International Feature Film Competition for Women Directors

International Feature Film Competition for Women Directors

Awkward women who don’t have to go under

Women directors winning prestigious awards (BAFTAS, Oscars) – this is something new. One-off events, or »the first of many«, as the first woman Oscar award winner Kathryn Bigelow hopes; the coming years will tell. The works of the women who are introducing their first films here gives reason for hope. There were more submissions this year for the International Debut Feature Film Competition for Women Directors than ever before. The pre-selection for the competition for the prize of 10,000 Euro comprised of 90 films from more than 40 countries. These range from moving narrative cinema to fractious low-budget
The characters developed by these directors, who are mostly the autheurs of their films as well, reveal a strength and the greatest moment of surprise. They create female figures that are non-conformist, bothersome or disagreeable. Life does not always mean well with them, their strategies are not always crowned with success, but they are allowed to stay the way they are. Some of them have partners who tolerate and want such characters, female awkwardness is no longer automatically admonished with an absence of personal relationships.
Sophie Deraspe sends her young protagonist in Les signes vitaux on an inner search for meaning after the death of her grandmother. This leads, through working on a palliative ward, to an obsessive analysis of issues of life and death, leaving her on-and-off lover on the outside for a long time. Sarah Leonor shows great promise as an actor and director in Au Voleur. With Florence Loiret Caille, she partners the intensive Guillaume Depardieu in his final role as a petty criminal with an actress who makes the leap from a middle-class teacher to the brief dream of Bonnie & Clyde happiness with playful ease.
Léa Fehner, who has already won awards for the screenplayof Qu’un seul tienne et les autres suivront, brings together the lives of three characters in the visiting room of a prison in her brilliantly nested episodic film. A prison in the Lebanese desert is also the destination in Dima El-Horr’s film Every Day Is a Holiday. Unforgettable images portray the story of the uncomfortable and dangerous journey of three women in a country in a continuous state of unrest. The coming-of-age comedy Cosmonauta takes us to Italy in the 1960s. Her passion for the Russian space mission and the Communist Party makes 15-year-old Luciana anything but a popular ragazza. But she sticks it out. In the best traditions of British cinema, Sallie Aprahamian describes in Broken Lines a love story that is only possible due to the state of emergency in which the lovers find themselves for a short time. Agua fría de mar, on the other hand, by Paz Fábrega, seems to be very surreal. The winner of the Tiger Awards mysteriously entwines the lives of a 7-year-old runaway girl and a young middle-class woman on the beach of the Pacific coast of Costa Rica. Eine flexible Frau (The Drifter) is about unemployed Berlin architect Greta, 40, who is anything but flexible, but she is determined not to let things get her down. The German contribution from Tatjana Turanskyj is a statement on feminist positions as has not been seen for a long time.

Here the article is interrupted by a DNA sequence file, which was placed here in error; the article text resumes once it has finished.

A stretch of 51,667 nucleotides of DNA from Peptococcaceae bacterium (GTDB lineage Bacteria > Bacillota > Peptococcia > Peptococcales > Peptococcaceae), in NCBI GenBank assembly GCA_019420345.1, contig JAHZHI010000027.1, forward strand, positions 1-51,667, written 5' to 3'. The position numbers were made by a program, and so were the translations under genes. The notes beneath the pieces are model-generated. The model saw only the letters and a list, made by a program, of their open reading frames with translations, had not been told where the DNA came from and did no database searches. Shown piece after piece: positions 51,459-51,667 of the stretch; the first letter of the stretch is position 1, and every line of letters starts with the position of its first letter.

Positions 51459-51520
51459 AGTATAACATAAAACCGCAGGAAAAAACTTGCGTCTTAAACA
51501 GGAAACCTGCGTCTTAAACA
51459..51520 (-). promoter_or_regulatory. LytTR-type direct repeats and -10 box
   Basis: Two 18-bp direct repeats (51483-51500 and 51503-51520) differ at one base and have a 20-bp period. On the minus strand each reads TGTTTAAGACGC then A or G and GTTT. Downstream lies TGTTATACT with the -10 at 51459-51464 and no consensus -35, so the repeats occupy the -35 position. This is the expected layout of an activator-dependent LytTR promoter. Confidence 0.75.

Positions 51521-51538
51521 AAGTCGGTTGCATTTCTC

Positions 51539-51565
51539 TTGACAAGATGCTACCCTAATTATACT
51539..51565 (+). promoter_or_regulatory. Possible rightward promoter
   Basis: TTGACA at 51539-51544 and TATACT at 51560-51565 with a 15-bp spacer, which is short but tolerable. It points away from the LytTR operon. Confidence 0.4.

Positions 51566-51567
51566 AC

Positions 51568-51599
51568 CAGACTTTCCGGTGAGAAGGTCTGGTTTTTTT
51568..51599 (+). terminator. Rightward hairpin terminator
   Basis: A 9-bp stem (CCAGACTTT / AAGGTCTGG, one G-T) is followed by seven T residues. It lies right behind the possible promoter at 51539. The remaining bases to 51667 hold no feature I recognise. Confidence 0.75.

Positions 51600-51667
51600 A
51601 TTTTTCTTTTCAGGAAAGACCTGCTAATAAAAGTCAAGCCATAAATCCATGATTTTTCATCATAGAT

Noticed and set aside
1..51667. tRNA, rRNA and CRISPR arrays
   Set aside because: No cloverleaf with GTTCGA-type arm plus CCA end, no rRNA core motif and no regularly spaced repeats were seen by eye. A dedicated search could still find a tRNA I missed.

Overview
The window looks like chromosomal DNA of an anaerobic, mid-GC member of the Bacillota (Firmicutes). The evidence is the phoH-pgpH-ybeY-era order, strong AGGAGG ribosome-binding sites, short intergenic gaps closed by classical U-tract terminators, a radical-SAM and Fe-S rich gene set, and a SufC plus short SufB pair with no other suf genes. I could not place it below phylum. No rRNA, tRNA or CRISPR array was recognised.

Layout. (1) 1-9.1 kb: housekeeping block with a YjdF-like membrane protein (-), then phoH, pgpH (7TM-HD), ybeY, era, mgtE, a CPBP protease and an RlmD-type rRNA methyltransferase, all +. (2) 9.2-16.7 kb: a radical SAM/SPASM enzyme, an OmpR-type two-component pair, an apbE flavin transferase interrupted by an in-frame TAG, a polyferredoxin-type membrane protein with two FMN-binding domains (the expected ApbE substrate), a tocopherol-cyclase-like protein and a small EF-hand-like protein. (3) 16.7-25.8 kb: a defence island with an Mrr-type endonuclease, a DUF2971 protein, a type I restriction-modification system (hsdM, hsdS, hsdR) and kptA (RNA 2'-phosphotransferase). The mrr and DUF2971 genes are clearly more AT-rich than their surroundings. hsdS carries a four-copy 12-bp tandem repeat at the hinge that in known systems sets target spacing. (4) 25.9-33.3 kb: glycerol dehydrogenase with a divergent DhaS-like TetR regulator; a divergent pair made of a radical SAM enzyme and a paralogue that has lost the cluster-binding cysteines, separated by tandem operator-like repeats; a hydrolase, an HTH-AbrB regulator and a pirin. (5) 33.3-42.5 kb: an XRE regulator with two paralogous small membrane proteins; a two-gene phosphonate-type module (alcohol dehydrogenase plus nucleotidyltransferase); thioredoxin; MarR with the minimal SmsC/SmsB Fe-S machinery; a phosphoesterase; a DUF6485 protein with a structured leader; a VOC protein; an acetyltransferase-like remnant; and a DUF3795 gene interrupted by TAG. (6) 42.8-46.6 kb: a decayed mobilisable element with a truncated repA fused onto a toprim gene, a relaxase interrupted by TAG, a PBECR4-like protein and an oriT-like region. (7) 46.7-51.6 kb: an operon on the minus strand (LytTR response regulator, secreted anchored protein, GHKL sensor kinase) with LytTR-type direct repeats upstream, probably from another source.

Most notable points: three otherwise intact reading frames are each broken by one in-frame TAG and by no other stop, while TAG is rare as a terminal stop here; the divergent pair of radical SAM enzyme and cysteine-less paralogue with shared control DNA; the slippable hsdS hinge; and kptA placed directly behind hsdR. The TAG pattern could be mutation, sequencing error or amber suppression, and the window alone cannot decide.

What will eventually make it into the cinema from this impressive range of women’s film creativity is a different, less pleasing story. But whatever the case, there are many of them: women directors whose next works will be awaited with great anticipation.

_Stefanie Görtz


Dr. Jessica Eisermann

Dr. Jessica Eisermann studied sociology, theatre, film and television studies, art history and political science in Cologne, Florence and Berlin. From 1993 to 1997, she had a scholarship to the European University Institute in Florence, where she gained her doctorate in 1999 with the thesis Media violence: the social control of the portrayal of violence in television. Jessica Eisermann was a research assistant at the Institute for Theatre, Film and Television studies of the University of Cologne. She worked as a media researcher for multimedia agency Pixelpark and was an editor at Grundy Light Entertainment. Since 2001, she has worked for the WDR, including a spell as acting director for Company Planning and Strategy, and since 2009, Jessica Eisermann has been head of the editorial department of Einsfestival.

Mirjana Karanović

Actor and lecturer Mirjana Karanović was born in Belgrade in 1957 and made her film debut in 1980 in the film Petrijin venac. She became internationally known with Emir Kusturica‘s film Otac na službenom putu (When Father Was away on Business). In 2003, she took on a role in the Croatian film Svjedoci, making her the first Serbian actress to film again in Croatia after the war in Yugoslavia. Under the direction of Jasmila Žbanić, she played in the Bosnian Film Grbavica (Esma’s Secret), which in 2006 won the Golden Bear at the Berlinale. For Here and There by Darko Lungulov she won the Critics‘ Prize for Best Actress at the 2010 Belgrade film festival. Most recently Mirjana Karanović appeared in Jasmila Žbanić‘s new film Na patu, which had its world premiere in the competition of the 2010 Berlinale, and which is opening this year’s Dortmund | Cologne International Women’s Film Festival.

Films with Mirjana Karanović (Selection)

Na patu (On the Path) 2010 | Here and There 2009 | Memory Full 2008 | Das Fräulein 2006 | | Grbavica (Esmas Geheimnis | Esma’s Secret) 2006 | Go West 2005 | Das Leben ist ein Wunder 2004 | Underground 1995 | Otac na službenom putu (Papa ist auf Dienstreise | When Father Was Away On Business) 1985 | Petrijin venac 1980